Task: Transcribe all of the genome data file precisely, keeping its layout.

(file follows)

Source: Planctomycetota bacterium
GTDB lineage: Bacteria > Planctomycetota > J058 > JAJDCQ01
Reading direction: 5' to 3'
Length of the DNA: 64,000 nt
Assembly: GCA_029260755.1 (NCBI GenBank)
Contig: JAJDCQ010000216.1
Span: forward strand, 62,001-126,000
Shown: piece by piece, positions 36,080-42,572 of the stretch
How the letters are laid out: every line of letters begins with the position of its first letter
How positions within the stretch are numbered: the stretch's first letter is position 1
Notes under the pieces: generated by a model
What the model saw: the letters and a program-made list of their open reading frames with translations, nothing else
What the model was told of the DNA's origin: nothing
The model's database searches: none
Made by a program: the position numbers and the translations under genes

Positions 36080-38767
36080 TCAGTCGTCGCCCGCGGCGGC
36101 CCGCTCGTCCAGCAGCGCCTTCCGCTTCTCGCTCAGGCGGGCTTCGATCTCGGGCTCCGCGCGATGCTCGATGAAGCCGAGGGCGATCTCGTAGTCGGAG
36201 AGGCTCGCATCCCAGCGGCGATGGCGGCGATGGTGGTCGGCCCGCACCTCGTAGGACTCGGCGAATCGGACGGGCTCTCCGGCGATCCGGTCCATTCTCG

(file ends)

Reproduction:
Source: Planctomycetota bacterium
GTDB lineage: Bacteria > Planctomycetota > J058 > JAJDCQ01
Reading direction: 5' to 3'
Length of the DNA: 64,000 nt
Assembly: GCA_029260755.1 (NCBI GenBank)
Contig: JAJDCQ010000216.1
Span: forward strand, 62,001-126,000
Shown: piece by piece, positions 36,080-42,572 of the stretch
How the letters are laid out: every line of letters begins with the position of its first letter
How positions within the stretch are numbered: the stretch's first letter is position 1
Notes under the pieces: generated by a model
What the model saw: the letters and a program-made list of their open reading frames with translations, nothing else
What the model was told of the DNA's origin: nothing
The model's database searches: none
Made by a program: the position numbers and the translations under genes

Positions 36080-38767
36080 TCAGTCGTCGCCCGCGGCGGC
36101 CCGCTCGTCCAGCAGCGCCTTCCGCTTCTCGCTCAGGCGGGCTTCGATCTCGGGCTCCGCGCGATGCTCGATGAAGCCGAGGGCGATCTCGTAGTCGGAG
36201 AGGCTCGCATCCCAGCGGCGATGGCGGCGATGGTGGTCGGCCCGCACCTCGTAGGACTCGGCGAATCGGACGGGCTCTCCGGCGATCCGGTCCATTCTCG